Internalized weight bias … what is it, and why does it matter?
Internalized weight bias happens you apply negative societal or cultural beliefs about body weight to yourself. These beliefs can come from social norms, which are unwritten rules that govern our behavior.
Internalized weight bias is sometimes referred to as “fatphobia.” It doesn’t matter what your actual body size is … some of us do perceive ourselves as too heavy, regardless of the reality of our weight and shape.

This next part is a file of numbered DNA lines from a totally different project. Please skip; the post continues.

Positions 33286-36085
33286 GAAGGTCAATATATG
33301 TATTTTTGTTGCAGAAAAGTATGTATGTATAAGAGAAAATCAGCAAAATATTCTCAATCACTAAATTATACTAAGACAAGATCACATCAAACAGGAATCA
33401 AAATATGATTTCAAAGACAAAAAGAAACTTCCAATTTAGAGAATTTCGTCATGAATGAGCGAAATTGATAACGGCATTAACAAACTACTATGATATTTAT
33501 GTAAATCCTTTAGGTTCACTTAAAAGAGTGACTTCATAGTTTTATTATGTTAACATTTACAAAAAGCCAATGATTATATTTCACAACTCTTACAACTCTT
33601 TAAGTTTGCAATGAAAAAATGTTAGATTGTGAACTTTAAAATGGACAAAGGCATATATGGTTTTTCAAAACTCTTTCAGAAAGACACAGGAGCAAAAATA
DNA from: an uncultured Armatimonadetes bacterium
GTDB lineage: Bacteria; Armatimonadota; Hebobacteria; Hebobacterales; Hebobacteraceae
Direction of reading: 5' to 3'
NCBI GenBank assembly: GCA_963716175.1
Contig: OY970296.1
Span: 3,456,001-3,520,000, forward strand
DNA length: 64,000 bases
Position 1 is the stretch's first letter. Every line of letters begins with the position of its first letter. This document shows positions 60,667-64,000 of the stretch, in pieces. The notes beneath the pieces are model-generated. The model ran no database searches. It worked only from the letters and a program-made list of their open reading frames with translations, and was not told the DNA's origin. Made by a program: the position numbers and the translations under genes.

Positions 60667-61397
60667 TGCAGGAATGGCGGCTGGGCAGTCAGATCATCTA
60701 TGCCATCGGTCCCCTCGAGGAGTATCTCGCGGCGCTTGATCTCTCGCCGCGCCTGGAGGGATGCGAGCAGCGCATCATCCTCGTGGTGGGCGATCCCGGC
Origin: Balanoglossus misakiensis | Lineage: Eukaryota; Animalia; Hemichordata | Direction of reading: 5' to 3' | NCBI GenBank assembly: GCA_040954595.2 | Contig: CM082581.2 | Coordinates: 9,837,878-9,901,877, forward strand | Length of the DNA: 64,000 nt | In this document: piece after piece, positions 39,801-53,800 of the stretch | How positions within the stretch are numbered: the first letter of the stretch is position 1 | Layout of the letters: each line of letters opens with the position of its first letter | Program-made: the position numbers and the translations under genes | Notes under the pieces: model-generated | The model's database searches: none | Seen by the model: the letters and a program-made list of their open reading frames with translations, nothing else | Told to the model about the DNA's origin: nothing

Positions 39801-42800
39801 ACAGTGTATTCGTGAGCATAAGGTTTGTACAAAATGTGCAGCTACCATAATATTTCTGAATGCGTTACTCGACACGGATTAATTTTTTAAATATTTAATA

Internalized weight bias affects body image and self-esteem and has been identified as a major public health issue. People suffering from IWB find that it contributes to overeating, eating in a nonhealthful way, difficulty maintaining a moderate weight, depression and anxiety, and mortality.
What can you do about this?
As psychologists, we rely on what we know from science and experience: changing the way you think can re-set your mental map and you can develop better self- and body-images. New knowledge and tools will help you become more resistant to social norms that might otherwise contribute to negative behaviors like overeating and anxiety.
We’d love to help you.